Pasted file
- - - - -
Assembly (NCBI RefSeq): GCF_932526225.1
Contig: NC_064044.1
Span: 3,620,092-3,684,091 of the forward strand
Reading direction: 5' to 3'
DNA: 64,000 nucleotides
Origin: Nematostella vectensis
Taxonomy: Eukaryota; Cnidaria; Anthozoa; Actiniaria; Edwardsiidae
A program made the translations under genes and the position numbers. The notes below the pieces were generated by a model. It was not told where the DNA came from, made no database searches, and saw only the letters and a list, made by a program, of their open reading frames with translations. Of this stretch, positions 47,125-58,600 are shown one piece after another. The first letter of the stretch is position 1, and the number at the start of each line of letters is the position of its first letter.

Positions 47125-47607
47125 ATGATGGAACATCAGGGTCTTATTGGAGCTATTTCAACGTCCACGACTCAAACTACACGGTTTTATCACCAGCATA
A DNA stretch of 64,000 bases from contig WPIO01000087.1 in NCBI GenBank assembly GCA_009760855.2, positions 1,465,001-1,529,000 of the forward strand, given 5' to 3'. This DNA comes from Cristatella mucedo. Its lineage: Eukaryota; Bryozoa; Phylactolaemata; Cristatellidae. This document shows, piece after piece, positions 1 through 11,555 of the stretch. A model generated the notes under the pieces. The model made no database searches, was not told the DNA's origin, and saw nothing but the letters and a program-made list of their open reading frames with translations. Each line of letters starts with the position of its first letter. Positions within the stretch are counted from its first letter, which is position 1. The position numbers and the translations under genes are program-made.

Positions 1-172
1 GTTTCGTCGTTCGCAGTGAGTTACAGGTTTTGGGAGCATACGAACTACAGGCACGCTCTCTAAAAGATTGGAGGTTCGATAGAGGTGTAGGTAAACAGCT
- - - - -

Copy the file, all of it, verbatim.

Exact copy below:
Assembly (NCBI RefSeq): GCF_932526225.1
Contig: NC_064044.1
Span: 3,620,092-3,684,091 of the forward strand
Reading direction: 5' to 3'
DNA: 64,000 nucleotides
Origin: Nematostella vectensis
Taxonomy: Eukaryota; Cnidaria; Anthozoa; Actiniaria; Edwardsiidae
A program made the translations under genes and the position numbers. The notes below the pieces were generated by a model. It was not told where the DNA came from, made no database searches, and saw only the letters and a list, made by a program, of their open reading frames with translations. Of this stretch, positions 47,125-58,600 are shown one piece after another. The first letter of the stretch is position 1, and the number at the start of each line of letters is the position of its first letter.

Positions 47125-47607
47125 ATGATGGAACATCAGGGTCTTATTGGAGCTATTTCAACGTCCACGACTCAAACTACACGGTTTTATCACCAGCATA
A DNA stretch of 64,000 bases from contig WPIO01000087.1 in NCBI GenBank assembly GCA_009760855.2, positions 1,465,001-1,529,000 of the forward strand, given 5' to 3'. This DNA comes from Cristatella mucedo. Its lineage: Eukaryota; Bryozoa; Phylactolaemata; Cristatellidae. This document shows, piece after piece, positions 1 through 11,555 of the stretch. A model generated the notes under the pieces. The model made no database searches, was not told the DNA's origin, and saw nothing but the letters and a program-made list of their open reading frames with translations. Each line of letters starts with the position of its first letter. Positions within the stretch are counted from its first letter, which is position 1. The position numbers and the translations under genes are program-made.

Positions 1-172
1 GTTTCGTCGTTCGCAGTGAGTTACAGGTTTTGGGAGCATACGAACTACAGGCACGCTCTCTAAAAGATTGGAGGTTCGATAGAGGTGTAGGTAAACAGCT